The rules for scoring a No. 1 album are about to change in a big way. The Billboard 200 chart currently ranks the top 200 full-lengths each week based only on sales. Now, in what Billboard says it’s most dramatic update to the chart’s methodology since the SoundScan era began in May 1991, the music-industry bible has announced it will start counting on-demand streaming and digital track sales toward the album chart.
The two additional metrics will go into a new algorithm. The first chart to use the revised rules will be published on December 3, covering the top 200 albums of the Thanksgiving week. That’s a week that will bring new releases from Eminem, Rick Ross and David Guetta, among others.
How will it work? Well, 1,500 on-demand song streams from an album will be equal to one album sales; Billboard says it tracks “all of the major on-demand audio subscription services, including Spotify, Beats Music, Google Play and Xbox Music.” And 10 digital tracks sales from an album will equal one album sale.
Who will benefit? Clearly, acts that tend to have more streaming listens and digital track sales than album sales will get a boost. Billboard lists Ariana Grande, Hozier and Maroon 5, for a start. Those 1,500 streams could all be of the same song, so a hit single could play an even bigger role in determining a hit album.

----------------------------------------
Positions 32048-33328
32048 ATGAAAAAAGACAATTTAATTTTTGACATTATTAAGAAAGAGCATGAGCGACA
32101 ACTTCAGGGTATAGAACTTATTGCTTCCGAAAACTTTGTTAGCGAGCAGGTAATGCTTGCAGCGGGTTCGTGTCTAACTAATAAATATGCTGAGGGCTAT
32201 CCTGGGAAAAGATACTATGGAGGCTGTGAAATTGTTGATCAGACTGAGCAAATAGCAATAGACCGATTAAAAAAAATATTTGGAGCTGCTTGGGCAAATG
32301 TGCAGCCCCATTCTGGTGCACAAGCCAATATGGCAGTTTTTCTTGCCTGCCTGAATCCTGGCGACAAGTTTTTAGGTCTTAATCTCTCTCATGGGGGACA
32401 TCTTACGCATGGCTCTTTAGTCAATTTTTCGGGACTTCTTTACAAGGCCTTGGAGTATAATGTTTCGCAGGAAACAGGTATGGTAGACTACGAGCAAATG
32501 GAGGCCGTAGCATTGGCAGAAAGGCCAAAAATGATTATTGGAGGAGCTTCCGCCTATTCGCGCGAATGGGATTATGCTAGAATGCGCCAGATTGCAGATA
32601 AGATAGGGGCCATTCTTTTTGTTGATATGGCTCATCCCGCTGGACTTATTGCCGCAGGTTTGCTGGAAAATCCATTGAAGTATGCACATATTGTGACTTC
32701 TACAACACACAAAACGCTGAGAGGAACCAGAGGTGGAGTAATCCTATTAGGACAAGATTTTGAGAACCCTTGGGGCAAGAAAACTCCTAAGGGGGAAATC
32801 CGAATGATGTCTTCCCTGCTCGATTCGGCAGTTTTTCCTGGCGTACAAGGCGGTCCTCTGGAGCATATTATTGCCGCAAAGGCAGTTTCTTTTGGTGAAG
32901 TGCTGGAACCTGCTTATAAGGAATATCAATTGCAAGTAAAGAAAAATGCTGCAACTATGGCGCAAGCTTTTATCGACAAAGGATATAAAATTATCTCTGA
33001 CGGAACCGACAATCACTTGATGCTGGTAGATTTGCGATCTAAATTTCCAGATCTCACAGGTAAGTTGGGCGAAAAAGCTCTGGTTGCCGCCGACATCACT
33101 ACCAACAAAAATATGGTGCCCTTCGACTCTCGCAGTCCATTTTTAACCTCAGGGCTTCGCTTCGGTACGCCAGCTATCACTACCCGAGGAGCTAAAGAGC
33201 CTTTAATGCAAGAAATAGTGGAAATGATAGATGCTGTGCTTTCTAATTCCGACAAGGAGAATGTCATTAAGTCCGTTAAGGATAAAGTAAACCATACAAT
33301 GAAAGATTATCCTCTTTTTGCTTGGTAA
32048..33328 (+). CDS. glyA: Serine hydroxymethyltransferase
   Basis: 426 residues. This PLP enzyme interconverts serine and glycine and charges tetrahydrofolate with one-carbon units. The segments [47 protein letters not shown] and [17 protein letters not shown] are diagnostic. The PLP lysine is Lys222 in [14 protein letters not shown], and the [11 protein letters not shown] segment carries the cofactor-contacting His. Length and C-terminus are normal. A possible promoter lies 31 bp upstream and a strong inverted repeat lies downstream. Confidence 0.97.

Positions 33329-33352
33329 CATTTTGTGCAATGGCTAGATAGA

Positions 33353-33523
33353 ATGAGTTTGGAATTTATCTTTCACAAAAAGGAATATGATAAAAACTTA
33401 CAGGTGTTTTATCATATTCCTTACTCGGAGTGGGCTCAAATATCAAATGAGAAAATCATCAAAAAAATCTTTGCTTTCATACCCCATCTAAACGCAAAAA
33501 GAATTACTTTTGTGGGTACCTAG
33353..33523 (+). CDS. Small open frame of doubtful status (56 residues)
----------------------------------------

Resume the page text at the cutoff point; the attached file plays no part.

The details of the metrics and the reality of how they play out in practice will be sure to foster debate in the weeks and months ahead. But some change was inevitable and hardly premature. Billboard already counts streaming for the Hot 100 and its genre song charts.
The fallout from the changes to the genre charts may foreshadow potential criticisms of the album chart, specifically that the changes made the charts more homogenous (a popular rap song that isn’t played on rap radio, for instance, can now top the rap charts). But all that remains to be seen.
Billboard isn’t doing away with its old Billboard 200 methodology entirely. It will launch a new chart, Top Album Sales, that will track the top albums based on sales alone. Genre album charts will also stay sales-based for now.
The bottom line, though, is that the new chart reflects the industry’s bottom line. Rising streaming revenues have been offsetting a drop in sales. The album is a concept, and that will live on even if the new “album” chart doesn’t technically track just albums anymore.